tv BBC News at Ten BBC News February 6, 2017 10:00pm-10:30pm GMT
tonight at ten, 3 special report on the intense pressure being felt across the nhs. we have first—hand evidence of the reality of one accident and emergency department struggling to cope with demand. there's people lined up in corridors on beds, people all stood up in here, not enough seats to sit down, it's absolutely appalling. as the paramedics have to join the lengthy queues, we talk to the doctors about the consequences. the problem is we are taking too many risks now. we're sending home patients we shouldn't be sending because we've nowhere to put them. we'll have an extended report from blackburn on the nhs under pressure. also tonight, the speaker of the commons has a message for president trump. i would not wish to issue an invitation to president trump to speak. john bercow said he was ‘strongly opposed' to president trump addressing parliament during his state visit. meanwhile, donald trump says his travel ban on seven mainly
muslim countries is essential, but it's still suspended by the courts. alastair cook resigns as england test captain after four years in charge and two ashes victories. and, final preparations for the biggest—ever exhibition of works by david hockney. i'm not saying i'm that good, but i'm not that terrible either. and in sportsday on bbc news, director of cricket andrew strauss says alastair cook stepped down as england captain because he was drained and lacked the energy and drive to continue. good evening. we start tonight with new evidence of the immense pressure on parts of the nhs in england,
with patient numbers considered unsafe in the majority of hospital trusts this winter. over the past week bbc news has been given exclusive access to the royal blackburn hospital. its accident and emergency department receives more ambulances than any other in the north—west of england. in the first of two extended reports our special correspondent ed thomas has been speaking to staff and patients. inside the royal blackburn hospital. the bbc was given unrestricted access to witness the pressures facing the nhs. they've had patients here for six, eight hours. can't find a bed for them. queueing for five hours in the corridor. it is not what we expect from a country like ours, really, is it? we need to get some blood from you. what's it like to be here when it's busy? dangerous. yeah, it's frightening. sunday night, a peak
time in this a&e. 95 patients and just 33 cubicles and rooms. the sickest are seen first. we actually have corridor nurses now, as well. which shows times are very desperate. the priority is to keep people safe. across the week we saw patients treated on corridors and side rooms. ifeel as though i'm going to collapse if i don't lay down. you need a bed. definitely. it's distressing. it's really distressing for people. how long have you been waiting for? seven hours. we need beds and staff. it'sjust like banging your head against a brick wall. in a hospital you need some privacy. i am covered up, but it's not nice. at its busiest, this was the paediatric emergency department. these nurses and doctors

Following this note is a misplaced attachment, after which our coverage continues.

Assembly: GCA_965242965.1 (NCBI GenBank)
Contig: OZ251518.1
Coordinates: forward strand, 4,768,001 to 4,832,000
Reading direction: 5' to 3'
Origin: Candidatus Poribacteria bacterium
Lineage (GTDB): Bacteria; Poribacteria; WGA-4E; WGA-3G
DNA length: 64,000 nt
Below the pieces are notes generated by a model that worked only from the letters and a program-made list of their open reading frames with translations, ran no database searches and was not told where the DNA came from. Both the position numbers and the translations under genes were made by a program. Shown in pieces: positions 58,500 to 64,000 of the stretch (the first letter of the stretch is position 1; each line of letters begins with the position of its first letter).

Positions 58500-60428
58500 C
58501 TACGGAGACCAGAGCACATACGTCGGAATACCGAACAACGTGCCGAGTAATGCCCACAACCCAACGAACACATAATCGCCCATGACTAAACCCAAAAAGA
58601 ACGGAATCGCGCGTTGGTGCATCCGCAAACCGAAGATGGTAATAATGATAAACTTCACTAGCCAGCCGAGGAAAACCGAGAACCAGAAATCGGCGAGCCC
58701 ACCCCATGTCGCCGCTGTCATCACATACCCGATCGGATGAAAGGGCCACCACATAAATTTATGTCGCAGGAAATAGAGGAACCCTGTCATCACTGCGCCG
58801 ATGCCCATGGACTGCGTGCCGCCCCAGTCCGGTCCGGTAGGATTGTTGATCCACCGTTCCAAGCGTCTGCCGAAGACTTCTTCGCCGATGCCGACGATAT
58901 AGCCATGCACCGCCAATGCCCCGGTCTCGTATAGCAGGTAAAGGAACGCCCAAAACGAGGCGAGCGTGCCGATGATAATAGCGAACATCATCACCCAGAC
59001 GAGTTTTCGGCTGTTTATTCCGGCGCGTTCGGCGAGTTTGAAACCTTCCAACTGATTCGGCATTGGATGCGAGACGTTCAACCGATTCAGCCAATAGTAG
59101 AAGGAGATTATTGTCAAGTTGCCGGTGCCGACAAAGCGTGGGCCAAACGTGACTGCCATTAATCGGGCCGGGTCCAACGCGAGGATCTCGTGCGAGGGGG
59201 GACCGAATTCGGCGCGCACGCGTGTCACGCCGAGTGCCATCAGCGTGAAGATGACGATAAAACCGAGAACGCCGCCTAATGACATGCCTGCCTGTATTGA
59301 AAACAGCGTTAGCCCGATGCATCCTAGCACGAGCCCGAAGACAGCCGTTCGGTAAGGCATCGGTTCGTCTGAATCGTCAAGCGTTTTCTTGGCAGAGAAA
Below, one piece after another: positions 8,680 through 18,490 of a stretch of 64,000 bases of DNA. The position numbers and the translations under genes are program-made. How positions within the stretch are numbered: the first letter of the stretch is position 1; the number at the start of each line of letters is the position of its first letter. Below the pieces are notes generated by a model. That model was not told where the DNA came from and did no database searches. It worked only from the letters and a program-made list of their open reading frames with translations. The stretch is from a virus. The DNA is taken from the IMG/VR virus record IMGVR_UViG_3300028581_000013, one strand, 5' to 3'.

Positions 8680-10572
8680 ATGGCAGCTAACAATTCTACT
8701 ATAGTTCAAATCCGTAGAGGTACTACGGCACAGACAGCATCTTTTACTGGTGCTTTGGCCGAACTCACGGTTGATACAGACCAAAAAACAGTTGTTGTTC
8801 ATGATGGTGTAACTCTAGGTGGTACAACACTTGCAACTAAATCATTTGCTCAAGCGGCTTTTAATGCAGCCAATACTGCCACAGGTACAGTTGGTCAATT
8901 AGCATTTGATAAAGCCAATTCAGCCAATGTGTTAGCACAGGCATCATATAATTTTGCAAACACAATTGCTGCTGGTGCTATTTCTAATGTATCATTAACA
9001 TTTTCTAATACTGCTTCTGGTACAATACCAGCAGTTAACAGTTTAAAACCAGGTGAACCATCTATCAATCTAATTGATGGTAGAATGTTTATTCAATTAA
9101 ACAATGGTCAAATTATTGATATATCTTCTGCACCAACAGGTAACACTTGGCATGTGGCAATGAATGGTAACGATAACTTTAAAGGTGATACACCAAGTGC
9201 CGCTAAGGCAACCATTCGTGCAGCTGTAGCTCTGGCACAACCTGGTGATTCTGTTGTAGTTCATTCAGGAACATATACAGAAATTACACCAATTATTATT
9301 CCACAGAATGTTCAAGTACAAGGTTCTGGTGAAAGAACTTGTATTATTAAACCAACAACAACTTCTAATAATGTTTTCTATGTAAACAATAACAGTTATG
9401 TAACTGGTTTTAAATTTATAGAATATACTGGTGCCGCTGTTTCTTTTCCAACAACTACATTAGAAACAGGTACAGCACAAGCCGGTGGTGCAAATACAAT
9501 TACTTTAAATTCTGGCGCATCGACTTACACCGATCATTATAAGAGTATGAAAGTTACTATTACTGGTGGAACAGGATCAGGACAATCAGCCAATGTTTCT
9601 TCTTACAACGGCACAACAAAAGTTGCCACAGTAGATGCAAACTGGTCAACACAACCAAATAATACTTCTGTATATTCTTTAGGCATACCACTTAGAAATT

are working really hard, but there just isn't enough of them. there are people lined up on corridors, on beds, there are people stood, there are not even enough seats to sit down. it's absolutely appalling. the amount of babies are sat on corridors. it's absolutely disgusting. absolutely ridiculous. it's heartbreaking. is there anywhere for you to sit down? no, the waiting room is full. they put me here. we have been stood here for a0 minutes. how do you feel about all of this? frustrated. worried. is it going to take something drastic for them to act quicker? you used to come, used to wait a bit in a&e, at least you would have a seat, now we are sat on the floor. it is worrying. as a doctor, how do you feel when you see babies like that? it's unfair, it's unfair. it's putting us under big pressure. by monday morning, on average, patients are spending half a day in the emergency department.
let the staff get on with what they are doing. those delays are difficult to ta ke for co nsulta nts like helen. i left here 11 o'clock one night, having referred him into the hospital earlier at about nine, ten o'clock. and i arrived at 11 o'clock the next morning, and he was still here. 12 hours in a&e? yeah. more than. what did that do to you when you came back in and you saw your patient? it was upsetting. it was upsetting, because you know it's not the care that you would want your own family to receive. i'm going to do what i can to shift beds and create space. even paramedics queue. during our time here the a&e only hit its four waiting target on one day. when you get 12 ambulances in an hour, you know, you are going to have queues like this. and as a team we work exceptionally hard. it is not that anything is going wrong, it is just the sheer volume of people that come.